Advisor compensation: no fee model is free from potential conflicts

By Dan Hallett, CFA, CFP on June 16th, 2010

Financial advisor compensation is one of those topics that is hotly debated but never fully resolved.  A recent article by the National Post’s Jon Chevreau sparked a private exchange between me and another person quoted in that article.  The exchange raised a number of issues, some of which I consider misunderstandings pertaining to advisor compensation.

Is fee-only superior to commission?

Fee-only refers to advisor remuneration that is paid entirely by the client – and nobody else.  Commissions on the other hand see product sponsors paying advisors for placing client money in their products.  If the introduction of the GST in 1990 is any indication, Canadians may prefer bundled and hidden fees.  There are arguments in favour of both forms of paying advisors for their work.

Fee-only advisors, who usually charge some percentage of client assets, don’t usually offer lower fees for clients.  Fee-only advisors’ advantage lies in the transparency and the resulting accountability.  But this is not the exclusive domain of fee-only advisors.  Forward-thinking advisors who are paid by commissions can create the same level of transparency.  When I was a dedicated research support for a MFDA dealer I created investment policy statements for advisors’ clients with portfolios valued at $250,000 or more.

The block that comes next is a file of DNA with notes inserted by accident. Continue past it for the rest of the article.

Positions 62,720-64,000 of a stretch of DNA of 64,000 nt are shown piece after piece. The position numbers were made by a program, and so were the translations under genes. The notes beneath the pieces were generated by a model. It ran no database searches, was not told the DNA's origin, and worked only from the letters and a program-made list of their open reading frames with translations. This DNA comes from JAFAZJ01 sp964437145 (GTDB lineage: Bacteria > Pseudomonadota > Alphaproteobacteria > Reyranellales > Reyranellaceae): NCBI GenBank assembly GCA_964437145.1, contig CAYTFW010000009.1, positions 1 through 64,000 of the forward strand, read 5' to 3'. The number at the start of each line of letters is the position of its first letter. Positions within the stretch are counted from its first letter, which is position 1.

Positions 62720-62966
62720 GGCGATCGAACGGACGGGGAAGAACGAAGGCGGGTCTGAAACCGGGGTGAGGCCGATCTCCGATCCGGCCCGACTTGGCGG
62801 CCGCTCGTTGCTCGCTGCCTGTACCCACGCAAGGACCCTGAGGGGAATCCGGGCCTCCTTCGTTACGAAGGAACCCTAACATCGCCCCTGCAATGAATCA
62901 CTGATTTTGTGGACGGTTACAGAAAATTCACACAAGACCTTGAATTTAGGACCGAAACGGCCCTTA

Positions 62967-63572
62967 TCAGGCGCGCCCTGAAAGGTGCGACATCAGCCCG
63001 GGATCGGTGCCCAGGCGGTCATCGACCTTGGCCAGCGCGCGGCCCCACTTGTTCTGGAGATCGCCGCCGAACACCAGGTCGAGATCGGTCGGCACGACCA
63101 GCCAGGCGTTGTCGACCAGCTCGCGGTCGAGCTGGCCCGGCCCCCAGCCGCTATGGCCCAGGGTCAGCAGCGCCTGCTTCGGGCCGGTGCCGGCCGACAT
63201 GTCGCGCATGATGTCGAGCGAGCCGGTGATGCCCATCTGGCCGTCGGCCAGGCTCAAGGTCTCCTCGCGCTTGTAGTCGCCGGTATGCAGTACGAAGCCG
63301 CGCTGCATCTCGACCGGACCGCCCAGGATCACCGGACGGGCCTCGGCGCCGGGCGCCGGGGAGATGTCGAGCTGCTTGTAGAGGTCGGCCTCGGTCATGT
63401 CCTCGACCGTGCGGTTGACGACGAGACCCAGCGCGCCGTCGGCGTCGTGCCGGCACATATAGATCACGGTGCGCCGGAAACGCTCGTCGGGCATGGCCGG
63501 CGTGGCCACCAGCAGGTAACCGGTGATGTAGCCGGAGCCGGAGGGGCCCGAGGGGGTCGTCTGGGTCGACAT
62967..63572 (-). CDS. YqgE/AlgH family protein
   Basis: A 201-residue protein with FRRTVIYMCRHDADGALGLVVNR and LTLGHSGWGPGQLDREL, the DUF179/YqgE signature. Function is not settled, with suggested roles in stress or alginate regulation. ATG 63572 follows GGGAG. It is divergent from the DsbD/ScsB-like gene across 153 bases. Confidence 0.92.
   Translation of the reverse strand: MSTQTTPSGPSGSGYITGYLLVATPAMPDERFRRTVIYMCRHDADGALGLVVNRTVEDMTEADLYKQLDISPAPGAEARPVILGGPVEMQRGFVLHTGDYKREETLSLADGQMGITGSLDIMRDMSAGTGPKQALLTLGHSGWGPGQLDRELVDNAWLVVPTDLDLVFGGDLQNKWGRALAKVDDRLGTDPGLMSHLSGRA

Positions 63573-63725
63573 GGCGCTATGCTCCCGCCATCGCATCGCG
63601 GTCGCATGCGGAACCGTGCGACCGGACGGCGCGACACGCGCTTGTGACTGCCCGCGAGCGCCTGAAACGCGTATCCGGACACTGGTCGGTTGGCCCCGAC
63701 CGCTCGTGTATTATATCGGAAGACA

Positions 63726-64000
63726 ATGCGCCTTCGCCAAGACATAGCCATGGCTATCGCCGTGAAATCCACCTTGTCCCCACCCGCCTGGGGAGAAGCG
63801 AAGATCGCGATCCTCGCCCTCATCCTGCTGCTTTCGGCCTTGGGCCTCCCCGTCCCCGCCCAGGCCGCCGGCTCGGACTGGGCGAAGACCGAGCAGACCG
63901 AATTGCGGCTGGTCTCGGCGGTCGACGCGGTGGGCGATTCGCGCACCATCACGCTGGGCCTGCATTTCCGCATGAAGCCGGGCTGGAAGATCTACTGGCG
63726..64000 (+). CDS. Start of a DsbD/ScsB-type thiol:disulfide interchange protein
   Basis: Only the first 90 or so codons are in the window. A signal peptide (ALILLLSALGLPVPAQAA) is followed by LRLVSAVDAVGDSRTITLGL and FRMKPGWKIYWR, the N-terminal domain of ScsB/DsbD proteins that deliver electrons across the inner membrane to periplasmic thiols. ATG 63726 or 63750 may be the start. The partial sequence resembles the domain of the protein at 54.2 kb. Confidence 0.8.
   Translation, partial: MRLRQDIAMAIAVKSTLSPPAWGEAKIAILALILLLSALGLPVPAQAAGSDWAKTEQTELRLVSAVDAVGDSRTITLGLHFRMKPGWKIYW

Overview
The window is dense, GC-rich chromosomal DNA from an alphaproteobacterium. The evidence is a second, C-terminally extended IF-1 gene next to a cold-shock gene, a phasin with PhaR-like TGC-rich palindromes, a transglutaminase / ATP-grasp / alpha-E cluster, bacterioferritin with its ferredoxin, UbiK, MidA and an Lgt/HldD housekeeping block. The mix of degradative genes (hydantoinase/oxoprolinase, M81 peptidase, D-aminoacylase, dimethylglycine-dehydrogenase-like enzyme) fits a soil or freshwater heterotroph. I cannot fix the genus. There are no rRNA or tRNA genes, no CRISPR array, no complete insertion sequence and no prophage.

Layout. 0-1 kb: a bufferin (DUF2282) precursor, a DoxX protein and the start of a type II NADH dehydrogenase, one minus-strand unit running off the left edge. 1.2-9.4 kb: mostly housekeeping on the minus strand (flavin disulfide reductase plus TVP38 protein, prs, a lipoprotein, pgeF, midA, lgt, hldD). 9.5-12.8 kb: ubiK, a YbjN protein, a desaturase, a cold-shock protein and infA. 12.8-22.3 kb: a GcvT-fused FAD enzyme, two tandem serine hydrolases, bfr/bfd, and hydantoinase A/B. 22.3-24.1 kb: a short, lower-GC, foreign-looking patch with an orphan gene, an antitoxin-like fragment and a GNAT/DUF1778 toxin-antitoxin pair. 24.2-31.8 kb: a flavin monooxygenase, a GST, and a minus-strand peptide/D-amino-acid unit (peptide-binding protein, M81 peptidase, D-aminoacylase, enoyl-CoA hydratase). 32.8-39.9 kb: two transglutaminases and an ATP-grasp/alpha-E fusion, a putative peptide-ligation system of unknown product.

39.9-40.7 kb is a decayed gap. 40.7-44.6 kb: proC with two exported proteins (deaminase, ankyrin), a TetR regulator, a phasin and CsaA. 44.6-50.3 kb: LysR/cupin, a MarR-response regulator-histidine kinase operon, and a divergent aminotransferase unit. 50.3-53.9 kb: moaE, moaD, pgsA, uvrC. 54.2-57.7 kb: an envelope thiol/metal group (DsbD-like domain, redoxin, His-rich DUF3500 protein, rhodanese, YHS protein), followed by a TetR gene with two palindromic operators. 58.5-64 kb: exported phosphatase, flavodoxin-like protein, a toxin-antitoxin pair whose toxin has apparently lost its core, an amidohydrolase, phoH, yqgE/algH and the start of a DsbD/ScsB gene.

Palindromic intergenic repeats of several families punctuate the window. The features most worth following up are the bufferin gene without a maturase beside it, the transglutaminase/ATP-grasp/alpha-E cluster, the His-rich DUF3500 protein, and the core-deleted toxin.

I wrote the IPSs and detailed portfolio recommendations on one condition – the advisor had to include my plain language explanation of various fees and commissions and a dollars-and-cents disclosure of the weighted average MER on the current and recommended fund portfolios.  In every case, our advisor was the first to provide that kind of disclosure.  Presto – clear transparency on fees and a professionally-written IPS.  It’s not rocket science; any advisor can effect the same transparency in a commission model (if they can get their compliance department onside).